In another general aspect there is provided a computer-program product comprising computer readable instructions, which when loaded and run in a computer system and/or computer network system, cause the computer system and/or the computer network system to perform a method as described.

The subject matter described in this specification can be implemented as a method or as a system or using computer program products, tangibly embodied in information carriers, such as a CD-ROM, a DVD-ROM, a semiconductor memory, signal and/or data stream, and a hard disk. Such computer program products may cause a data processing apparatus to conduct one or more operations described in this specification.

In addition, the subject matter described in this specification can also be implemented as a system including a processor and a memory coupled to the processor. The memory may encode one or more programs that cause the processor to perform one or more of the method acts described in this specification. Further the subject matter described in this specification can be implemented using various MRI machines.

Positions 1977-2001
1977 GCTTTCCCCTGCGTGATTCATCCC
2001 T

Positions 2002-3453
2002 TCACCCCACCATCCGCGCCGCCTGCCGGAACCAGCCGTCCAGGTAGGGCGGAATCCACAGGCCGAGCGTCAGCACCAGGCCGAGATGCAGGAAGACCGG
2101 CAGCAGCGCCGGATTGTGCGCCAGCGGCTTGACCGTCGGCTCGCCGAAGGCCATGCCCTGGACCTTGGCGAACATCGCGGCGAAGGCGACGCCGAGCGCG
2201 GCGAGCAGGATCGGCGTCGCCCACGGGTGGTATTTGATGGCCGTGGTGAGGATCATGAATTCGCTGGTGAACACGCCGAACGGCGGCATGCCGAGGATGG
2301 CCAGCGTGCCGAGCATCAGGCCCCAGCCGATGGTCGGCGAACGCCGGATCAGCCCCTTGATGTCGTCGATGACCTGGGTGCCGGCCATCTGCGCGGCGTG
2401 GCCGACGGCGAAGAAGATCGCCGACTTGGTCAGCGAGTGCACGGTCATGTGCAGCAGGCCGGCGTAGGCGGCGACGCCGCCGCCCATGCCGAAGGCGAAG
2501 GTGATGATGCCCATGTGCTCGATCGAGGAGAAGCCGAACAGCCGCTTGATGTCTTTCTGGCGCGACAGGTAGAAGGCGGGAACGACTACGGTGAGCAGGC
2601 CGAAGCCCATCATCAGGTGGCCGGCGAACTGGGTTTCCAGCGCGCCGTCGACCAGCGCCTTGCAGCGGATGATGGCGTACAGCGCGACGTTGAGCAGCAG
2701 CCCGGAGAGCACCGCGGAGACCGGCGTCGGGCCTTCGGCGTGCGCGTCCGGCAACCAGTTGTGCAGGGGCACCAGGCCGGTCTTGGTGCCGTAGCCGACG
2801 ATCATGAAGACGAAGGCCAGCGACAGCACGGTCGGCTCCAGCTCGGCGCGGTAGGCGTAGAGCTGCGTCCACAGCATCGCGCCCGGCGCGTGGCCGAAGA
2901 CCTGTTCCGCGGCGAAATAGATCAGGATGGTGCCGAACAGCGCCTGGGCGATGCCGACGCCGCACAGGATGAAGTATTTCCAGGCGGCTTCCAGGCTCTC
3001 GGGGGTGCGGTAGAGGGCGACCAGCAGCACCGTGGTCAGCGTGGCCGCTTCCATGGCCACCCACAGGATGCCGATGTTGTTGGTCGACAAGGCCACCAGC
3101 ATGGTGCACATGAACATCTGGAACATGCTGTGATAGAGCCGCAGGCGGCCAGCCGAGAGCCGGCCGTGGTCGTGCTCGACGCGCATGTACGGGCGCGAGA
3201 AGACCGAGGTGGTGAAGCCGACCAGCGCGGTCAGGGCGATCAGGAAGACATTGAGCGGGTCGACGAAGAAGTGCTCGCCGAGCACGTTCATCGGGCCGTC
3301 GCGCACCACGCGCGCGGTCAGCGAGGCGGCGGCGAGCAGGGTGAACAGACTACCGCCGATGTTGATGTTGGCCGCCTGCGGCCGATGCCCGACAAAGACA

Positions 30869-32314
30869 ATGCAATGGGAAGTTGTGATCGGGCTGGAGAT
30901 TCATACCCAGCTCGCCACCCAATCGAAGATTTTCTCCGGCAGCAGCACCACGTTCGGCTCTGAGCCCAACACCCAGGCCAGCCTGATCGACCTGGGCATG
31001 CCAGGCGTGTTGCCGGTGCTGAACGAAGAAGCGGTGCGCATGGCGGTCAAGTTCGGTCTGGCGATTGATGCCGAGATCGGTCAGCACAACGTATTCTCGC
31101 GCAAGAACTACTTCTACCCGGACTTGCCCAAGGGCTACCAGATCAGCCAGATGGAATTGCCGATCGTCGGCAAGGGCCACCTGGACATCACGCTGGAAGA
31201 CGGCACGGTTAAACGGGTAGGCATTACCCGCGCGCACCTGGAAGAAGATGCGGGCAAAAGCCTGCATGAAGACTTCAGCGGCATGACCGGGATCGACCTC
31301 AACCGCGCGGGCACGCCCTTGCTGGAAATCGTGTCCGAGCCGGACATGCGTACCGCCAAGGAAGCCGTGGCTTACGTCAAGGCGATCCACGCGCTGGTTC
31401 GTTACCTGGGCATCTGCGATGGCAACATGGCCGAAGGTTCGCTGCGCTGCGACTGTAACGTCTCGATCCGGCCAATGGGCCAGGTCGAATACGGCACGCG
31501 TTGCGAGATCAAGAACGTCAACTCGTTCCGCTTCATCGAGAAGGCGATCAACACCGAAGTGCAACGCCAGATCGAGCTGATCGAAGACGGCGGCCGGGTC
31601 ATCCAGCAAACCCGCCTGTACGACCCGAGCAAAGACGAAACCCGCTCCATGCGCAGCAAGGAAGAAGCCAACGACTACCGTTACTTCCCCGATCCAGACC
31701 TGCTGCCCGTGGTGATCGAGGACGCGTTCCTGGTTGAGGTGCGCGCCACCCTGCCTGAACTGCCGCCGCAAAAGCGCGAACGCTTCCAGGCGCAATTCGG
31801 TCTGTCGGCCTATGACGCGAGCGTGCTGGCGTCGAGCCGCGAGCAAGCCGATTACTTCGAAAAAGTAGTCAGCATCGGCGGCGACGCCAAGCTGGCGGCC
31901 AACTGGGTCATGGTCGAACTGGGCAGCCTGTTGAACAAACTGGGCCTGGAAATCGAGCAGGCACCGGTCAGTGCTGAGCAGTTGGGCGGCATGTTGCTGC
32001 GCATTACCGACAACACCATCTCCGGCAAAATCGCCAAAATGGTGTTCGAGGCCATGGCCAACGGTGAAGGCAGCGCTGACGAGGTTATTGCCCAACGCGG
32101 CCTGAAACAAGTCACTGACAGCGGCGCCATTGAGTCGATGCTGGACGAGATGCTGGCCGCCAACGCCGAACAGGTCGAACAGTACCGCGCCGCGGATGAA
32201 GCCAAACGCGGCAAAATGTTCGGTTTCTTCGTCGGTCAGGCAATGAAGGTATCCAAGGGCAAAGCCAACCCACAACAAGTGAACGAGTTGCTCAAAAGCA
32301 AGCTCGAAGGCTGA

Details of one or more implementations are set forth in the accompanying exemplary drawings and exemplary description below. Other features will be apparent from the description and drawings, and from the claims.

BRIEF DESCRIPTION OF THE DRAWINGS

FIG. 1 shows an exemplary application landscape.

FIG. 2 shows an exemplary repository and/or knowledge base such as a master-maintenance management database (M3 DB).

FIG. 3 shows an exemplary central control unit such as a management control instance (MCI).

FIG. 4 shows an exemplary central control mechanism such as a business scenario control (BSC) implemented within a central control unit for an application landscape.

FIG. 5 shows an exemplary method of activating a business scenario in an application landscape by an activation mechanism such as a business scenario activation of a central control unit.

FIG. 6A shows an exemplary application landscape operated without a central control unit.

FIGS. 6B and 6C show an exemplary application landscape operated with a central control unit.